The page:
Data Privacy Week 2024: Do consumers care about their data?
Posted: January 12, 2024
Every online interaction leaves a trace—a breadcrumb in the vast expanse of data that defines our digital footprint. As this footprint expands, inevitably, so does the conversation around data privacy.
In reflection of the global Digital Privacy Week, we’re asking: how much do US consumers really understand about their own data privacy?
As technology continues to evolve at a rapid pace, the subsequent data being collected at every touchpoint creates both opportunity and concern.
The lines between privacy, convenience and security are blurring.
Global regulations seek to define these boundaries, whilst the impact of technological innovations, and the ripple effects of breaches, shake consumer trust.
From the websites we visit to the products we purchase, our data tells a story—an intricate mosaic of our preferences, habits, and identities.
But who is in control of shaping this narrative, and who has access to its every chapter?
And do US consumers know or care about what happens to their data?
Our consumer research report explores the common perceptions of US citizens when it comes to data privacy, including their understanding of how companies use their data.
Let’s look at some of the results in more detail and our key findings that might impact your data privacy strategy for the year ahead…
Consumers are worried about the security of their online data
76% of respondents worry that their online data is not secure
The fact that 76% of respondents worry about the security of their online data indicates a widespread lack of confidence among users regarding the protection of their personal information. This level of concern could be attributed to various factors such as frequent data breaches, lack of transparency in data handling practices, or increasing awareness of privacy-related issues.
It also signals a significant trust deficit between users and the organizations collecting and managing their data. Addressing this concern becomes paramount to maintain user trust and confidence, as well as to comply with data protection regulations.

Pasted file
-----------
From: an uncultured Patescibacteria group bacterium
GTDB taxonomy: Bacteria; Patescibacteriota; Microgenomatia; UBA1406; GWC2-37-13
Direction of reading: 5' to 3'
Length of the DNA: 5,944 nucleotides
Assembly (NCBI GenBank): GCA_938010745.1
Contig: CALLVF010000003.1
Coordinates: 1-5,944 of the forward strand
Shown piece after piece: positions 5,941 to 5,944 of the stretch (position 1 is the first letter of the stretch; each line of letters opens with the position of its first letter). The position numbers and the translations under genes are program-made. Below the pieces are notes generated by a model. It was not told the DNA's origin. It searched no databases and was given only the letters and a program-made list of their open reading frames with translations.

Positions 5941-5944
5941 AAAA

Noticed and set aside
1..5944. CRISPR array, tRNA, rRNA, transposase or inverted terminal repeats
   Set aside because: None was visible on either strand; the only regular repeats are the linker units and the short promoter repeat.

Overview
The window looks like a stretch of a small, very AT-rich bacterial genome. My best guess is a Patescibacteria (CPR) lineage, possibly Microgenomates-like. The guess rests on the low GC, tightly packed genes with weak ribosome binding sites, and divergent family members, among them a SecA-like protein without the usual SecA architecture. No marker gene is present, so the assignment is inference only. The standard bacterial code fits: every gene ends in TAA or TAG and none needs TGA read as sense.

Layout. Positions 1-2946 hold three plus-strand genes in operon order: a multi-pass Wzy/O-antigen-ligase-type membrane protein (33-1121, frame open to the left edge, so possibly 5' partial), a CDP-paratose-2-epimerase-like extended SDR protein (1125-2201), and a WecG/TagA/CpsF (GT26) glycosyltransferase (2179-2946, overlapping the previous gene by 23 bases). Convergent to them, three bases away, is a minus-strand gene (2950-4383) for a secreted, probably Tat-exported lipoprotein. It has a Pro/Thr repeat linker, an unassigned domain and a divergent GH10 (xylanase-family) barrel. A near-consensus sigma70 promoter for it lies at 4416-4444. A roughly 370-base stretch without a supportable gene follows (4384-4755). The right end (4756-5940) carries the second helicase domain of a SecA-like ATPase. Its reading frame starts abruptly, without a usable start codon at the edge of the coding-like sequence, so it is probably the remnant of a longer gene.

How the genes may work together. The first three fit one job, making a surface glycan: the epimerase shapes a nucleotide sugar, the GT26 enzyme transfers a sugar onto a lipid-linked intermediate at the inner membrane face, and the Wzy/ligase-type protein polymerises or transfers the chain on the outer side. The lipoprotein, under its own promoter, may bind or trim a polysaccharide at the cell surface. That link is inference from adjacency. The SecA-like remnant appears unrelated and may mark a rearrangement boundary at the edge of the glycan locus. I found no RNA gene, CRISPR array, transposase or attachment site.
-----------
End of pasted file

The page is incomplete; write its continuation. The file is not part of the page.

Sharing information about data protection measures, privacy policies, and emphasizing the steps taken to secure user data can help build trust and alleviate concerns.
The majority feel that current data protection efforts are futile
77% of respondents believe that most companies sell customer data without consent
When it comes to how consumers feel about the measures put in place by businesses to protect their data, the statistics collectively paint a concerning picture. They reflect a pervasive lack of trust and perceived inevitability of data collection without explicit consent during digital transactions.
With as many as 77% of respondents believing that most companies sell customer data without consent, this showcases a widespread perception of unethical data practices within the corporate realm. This highlights a significant disconnect between consumer expectations of data privacy and their perceptions of corporate behavior.
The 87% who believe that companies collect their data regardless of whether they opt in emphasizes a prevailing sentiment of powerlessness among users, suggesting that regardless of their choices, their data is still being harvested. This indicates a fundamental erosion of trust regarding data collection practices, potentially fueled by a lack of transparency or understanding of how data is used and shared.
The sentiment shared by 78% of respondents that it’s impossible to maintain privacy while interacting with businesses online signifies a bleak outlook on the current state of data privacy.
This perception poses a challenge for businesses to bridge the gap between consumer expectations and the reality of data collection, emphasizing the urgent need for transparent data practices and efforts to empower users to regain control over their personal information in digital interactions.
Over half of US consumers don’t know how to improve their data privacy
54% believe that using “incognito”/private browsing mode and/or rejecting cookies is one of the best ways to protect their personal data